BjorkCredit: By Foxtongue (http://www.flickr.com/photos/foxtongue/515565851/) [CC BY 2.0 (http://creativecommons.org/licenses/by/2.0)], via Wikimedia Commons

Some Icelanders do have family names. However, these have to be approved by the Icelandic Naming Committee[8].

Somalis use two patronymics, that of both their father and their grandfather. They have their father's name as a middle name, followed by that of their grandfather as a last name.

Arab surnames also reflect ancestry, but can take many different forms. The Somali system is one method that is used. They may also use their father's name followed by a family name, indicated by the prefix Al- as in Al-Hussein, or an ancestral name indicated by the prefix Ibn (e.g. Ibn-Saud). In some areas of North Africa people may have a long string of up to six patrilineal appellations which provide information about their whole family tree (Ahmad, the son of Hussein, the son of Muhammed, the son of ... Well, you get the picture!)[9]

First or Last?

I had always assumed that family names always follow given names, but this is not necessarily the case. Although this is the practice in Western Europe and North America, in some Asian countries, including Korea, China, and Vietnam, as well as parts of Africa and Eastern Europe, the reverse is true.  Chinese people may also have a western nickname which they place in front of their family name, which results in the family name being in the middle.

Marriage Customs

In the English-speaking world and several other cultures, including Japan, Nigeria and parts of India[9], women take their husband's surname when they get married and the children inherit their father's surname. With the rise of the women's liberation movement in western countries, some women challenged this custom by keeping their own name on marriage.

Although these women believed they were breaking new ground it might have come as a surprise to them that this has actually always been a common tradition in many parts of the world. Countries where it is normal for a married woman to keep her own name include Korea and many Arabic Muslim countries[9].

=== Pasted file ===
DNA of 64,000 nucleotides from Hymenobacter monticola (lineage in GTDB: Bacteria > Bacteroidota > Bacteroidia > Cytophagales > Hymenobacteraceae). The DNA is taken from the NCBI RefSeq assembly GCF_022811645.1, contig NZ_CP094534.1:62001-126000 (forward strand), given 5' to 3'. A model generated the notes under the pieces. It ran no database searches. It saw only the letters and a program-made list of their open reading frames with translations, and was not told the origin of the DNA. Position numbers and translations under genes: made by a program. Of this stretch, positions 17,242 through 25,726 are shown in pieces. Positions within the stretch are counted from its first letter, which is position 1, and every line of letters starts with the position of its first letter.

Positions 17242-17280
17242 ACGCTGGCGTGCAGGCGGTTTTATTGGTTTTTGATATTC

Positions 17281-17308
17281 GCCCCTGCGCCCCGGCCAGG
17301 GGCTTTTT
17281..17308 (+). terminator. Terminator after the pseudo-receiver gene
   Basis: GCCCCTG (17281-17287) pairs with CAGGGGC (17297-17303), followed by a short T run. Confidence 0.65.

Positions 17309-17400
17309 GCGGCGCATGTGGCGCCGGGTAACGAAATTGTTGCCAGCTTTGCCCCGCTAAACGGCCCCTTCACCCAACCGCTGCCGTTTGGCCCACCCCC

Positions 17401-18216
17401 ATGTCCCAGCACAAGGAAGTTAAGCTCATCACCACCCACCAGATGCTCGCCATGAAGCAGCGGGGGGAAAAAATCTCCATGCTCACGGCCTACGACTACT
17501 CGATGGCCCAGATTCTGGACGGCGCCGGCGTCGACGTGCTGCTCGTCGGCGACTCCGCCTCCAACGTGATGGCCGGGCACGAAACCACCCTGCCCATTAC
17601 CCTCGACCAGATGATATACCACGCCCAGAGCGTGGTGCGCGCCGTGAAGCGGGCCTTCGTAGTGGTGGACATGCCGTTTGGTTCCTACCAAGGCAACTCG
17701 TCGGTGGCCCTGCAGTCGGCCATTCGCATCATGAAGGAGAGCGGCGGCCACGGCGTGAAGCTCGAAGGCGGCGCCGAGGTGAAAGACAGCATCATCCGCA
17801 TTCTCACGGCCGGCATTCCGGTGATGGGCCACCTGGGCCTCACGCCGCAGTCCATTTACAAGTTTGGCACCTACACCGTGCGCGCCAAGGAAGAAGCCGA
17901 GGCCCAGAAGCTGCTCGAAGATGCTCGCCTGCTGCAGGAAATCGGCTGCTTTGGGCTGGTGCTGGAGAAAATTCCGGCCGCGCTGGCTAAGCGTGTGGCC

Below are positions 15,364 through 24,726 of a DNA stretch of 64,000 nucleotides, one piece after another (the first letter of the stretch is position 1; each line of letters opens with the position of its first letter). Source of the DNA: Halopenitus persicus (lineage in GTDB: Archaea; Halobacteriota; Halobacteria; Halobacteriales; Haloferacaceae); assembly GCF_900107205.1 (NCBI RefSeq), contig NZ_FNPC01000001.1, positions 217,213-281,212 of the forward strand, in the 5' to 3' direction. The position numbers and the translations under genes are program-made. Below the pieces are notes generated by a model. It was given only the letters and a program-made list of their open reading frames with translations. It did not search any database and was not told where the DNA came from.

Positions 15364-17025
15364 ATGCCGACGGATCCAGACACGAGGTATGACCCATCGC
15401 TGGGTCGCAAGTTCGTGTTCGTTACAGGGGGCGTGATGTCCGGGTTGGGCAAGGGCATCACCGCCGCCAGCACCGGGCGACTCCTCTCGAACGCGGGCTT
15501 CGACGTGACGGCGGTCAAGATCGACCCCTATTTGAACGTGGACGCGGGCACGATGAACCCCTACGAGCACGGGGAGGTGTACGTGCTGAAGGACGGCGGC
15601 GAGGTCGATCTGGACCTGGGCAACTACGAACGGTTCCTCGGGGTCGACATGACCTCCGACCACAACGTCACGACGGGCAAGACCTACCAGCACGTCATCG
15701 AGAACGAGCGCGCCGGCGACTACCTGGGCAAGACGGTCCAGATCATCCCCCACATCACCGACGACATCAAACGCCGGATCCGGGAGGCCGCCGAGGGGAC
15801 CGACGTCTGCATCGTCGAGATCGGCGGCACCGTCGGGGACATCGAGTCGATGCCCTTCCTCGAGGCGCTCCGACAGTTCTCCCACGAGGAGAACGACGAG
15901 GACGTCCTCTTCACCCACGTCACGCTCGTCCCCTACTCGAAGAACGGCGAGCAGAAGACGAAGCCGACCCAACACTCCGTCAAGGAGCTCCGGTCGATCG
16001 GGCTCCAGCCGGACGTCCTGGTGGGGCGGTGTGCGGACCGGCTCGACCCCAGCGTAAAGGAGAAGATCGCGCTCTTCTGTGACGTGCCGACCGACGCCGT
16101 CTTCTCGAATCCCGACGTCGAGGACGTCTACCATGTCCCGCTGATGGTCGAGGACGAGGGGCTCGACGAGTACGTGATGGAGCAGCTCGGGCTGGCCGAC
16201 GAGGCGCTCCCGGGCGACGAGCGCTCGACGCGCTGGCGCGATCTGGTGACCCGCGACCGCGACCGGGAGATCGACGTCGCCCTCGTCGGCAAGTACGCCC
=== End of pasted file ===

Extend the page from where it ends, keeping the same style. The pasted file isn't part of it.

Wedding, Small GroupCredit: By Arpingstone at English Wikipedia (Transferred from en.wikipedia to Commons.) [Public domain], via Wikimedia Commons

An alternative custom is to combine the names of the spouses. In some countries the woman will retain her maiden name, but use it in conjunction with her husband’s family name. In English-speaking countries, these are hyphenated and referred to as double-barreled names (e.g. Smith-Jones), and are inherited by the children.

Some cultures forbid marriage between people with the same family name, even if they are unrelated. When I was researching this article I found a blog discussing a traditional taboo among the Hmong people against marriage between people who share the same family name, even though they are not related[10].

This was also a traditional taboo in Korea. Although the law was changed in 1997 to allow people with the same surname to marry, it still remains very much a cultural taboo [11]. Because 50 percent of Koreans share 5 family names it seems to me that this must severely limit the dating pool for young Koreans[5].

Gender differences

In some cultures men and women have different surnames. In Russia and other Slavic countries there are different male and female forms. For example, a Russian man may be Igor Petrov, but his wife will use the feminine form Petrova [9]

Sikhs do not have different given names for men and women. These are followed by the religious names Singh for a man and Kaur for a woman to indicate gender.  If family names are used, they follow Singh and Kaur. If no family name is used, Singh and Kaur are used as surnames, so the husband and the male children may be Singh while the wife and female children may be Kaur[9].

As you can see, there are no generally accepted international standards for family name usage. This brief survey has been only a very general introduction to this extremely complex topic.

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Family Name